(9) Motor vehicle history.
(10) Probation or parole status, including any history of violating probation or parole.
(11) Active use of controlled substances.
(12) Evidence of distribution of heroin, fentanyl, carfentanyl, cocaine, crack cocaine, methamphetamine, or other opioid class substances.
(13) Facts underlying the charged conduct.
(14) History of violating bail orders or court-ordered no-contact provisions.
(15) History of failure to appear at court hearings.
V. A no-contact provision contained in any bail order shall not be construed to:
(a) Prevent counsel for the defendant from having contact with counsel for any of the individuals protected by such provision; or
(b) Prevent the parties, if the defendant and one of the protected individuals are parties in a domestic violence or marital matter, from attending court hearings scheduled in such matters or exchanging copies of legal pleadings filed in court in such matters.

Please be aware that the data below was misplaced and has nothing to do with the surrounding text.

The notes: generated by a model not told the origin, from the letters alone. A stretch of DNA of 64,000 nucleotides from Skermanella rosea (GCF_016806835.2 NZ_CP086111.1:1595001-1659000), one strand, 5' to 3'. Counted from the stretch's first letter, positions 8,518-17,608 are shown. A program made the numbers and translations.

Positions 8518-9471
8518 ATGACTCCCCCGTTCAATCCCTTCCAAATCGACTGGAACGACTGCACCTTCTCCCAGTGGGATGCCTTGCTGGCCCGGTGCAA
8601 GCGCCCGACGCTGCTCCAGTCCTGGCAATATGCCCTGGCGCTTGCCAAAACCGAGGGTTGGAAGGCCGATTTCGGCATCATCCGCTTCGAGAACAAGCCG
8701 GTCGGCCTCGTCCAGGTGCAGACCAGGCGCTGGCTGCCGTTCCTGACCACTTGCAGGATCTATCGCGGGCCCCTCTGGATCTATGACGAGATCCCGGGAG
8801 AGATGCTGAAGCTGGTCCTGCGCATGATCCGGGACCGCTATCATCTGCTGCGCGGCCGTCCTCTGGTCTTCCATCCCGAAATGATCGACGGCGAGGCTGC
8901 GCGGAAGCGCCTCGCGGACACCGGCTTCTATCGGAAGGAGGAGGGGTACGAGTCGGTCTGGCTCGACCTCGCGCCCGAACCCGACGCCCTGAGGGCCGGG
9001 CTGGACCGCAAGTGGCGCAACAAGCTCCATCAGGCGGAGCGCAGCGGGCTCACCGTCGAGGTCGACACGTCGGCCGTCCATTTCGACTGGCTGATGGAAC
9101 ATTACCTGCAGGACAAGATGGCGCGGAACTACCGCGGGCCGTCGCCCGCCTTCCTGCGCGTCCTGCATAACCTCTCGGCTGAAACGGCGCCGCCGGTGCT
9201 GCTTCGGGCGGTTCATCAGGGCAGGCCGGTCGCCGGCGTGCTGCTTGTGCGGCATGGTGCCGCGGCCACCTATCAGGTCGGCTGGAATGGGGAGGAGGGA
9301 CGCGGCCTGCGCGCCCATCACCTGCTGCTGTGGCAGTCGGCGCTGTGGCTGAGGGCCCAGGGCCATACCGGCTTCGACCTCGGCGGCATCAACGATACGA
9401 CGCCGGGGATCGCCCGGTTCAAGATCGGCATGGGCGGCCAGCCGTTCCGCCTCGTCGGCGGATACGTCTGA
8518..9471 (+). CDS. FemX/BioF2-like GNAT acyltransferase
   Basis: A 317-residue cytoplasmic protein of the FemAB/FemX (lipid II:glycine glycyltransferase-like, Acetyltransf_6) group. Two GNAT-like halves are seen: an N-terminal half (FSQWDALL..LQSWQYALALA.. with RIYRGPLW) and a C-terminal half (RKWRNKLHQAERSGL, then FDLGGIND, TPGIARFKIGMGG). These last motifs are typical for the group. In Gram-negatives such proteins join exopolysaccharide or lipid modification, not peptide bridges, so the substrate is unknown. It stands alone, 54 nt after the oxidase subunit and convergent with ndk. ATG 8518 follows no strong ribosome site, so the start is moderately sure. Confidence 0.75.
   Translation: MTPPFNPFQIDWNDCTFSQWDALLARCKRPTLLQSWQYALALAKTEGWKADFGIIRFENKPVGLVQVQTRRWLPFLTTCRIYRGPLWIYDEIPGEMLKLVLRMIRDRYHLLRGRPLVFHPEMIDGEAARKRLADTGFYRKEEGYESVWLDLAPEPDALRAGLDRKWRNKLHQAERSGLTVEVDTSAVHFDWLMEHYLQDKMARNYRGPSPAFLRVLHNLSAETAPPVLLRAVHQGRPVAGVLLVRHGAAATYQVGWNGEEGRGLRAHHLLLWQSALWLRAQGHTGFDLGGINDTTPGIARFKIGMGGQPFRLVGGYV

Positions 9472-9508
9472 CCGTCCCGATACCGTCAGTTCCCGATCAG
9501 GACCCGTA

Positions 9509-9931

VI. If a person is charged with violation of a protective order issued under RSA 173-B or RSA 633:3-a, the person shall be detained without bail pending arraignment pursuant to RSA 173-B:9, I(a). Nothing in this section shall prevent detention without bail for violation of a protective order issued under RSA 173-B or RSA 633:3-a.
XI. A victim shall not be required to testify in a bail hearing. Nothing in this section shall prevent a victim from testifying voluntarily. Evidence in the bail hearing shall be by offer of proof unless a court has made an order finding that there is clear and convincing evidence that witness testimony in court is required.
|Jan. 3, 2019||Introduced 01/03/2019 and Referred to Judiciary; SJ 4|
|Jan. 3, 2019||Introduced 01/03/2019 and Referred to Judiciary; SJ 4|
|Feb. 19, 2019||Hearing: 02/19/2019, Room 100, SH, 11:30 am; SC 11|
|March 14, 2019||Committee Report: Inexpedient to Legislate, 03/14/2019; SC 13|
|March 14, 2019||Sen. Feltes Moved Laid on Table, MA, VV; 03/14/2019; SJ 8|
|March 14, 2019||Pending Motion Inexpedient to Legislate; 03/14/2019; SJ 8|
|Feb. 19, 2019||Senate||Hearing|
|March 14, 2019||Senate||Floor Vote|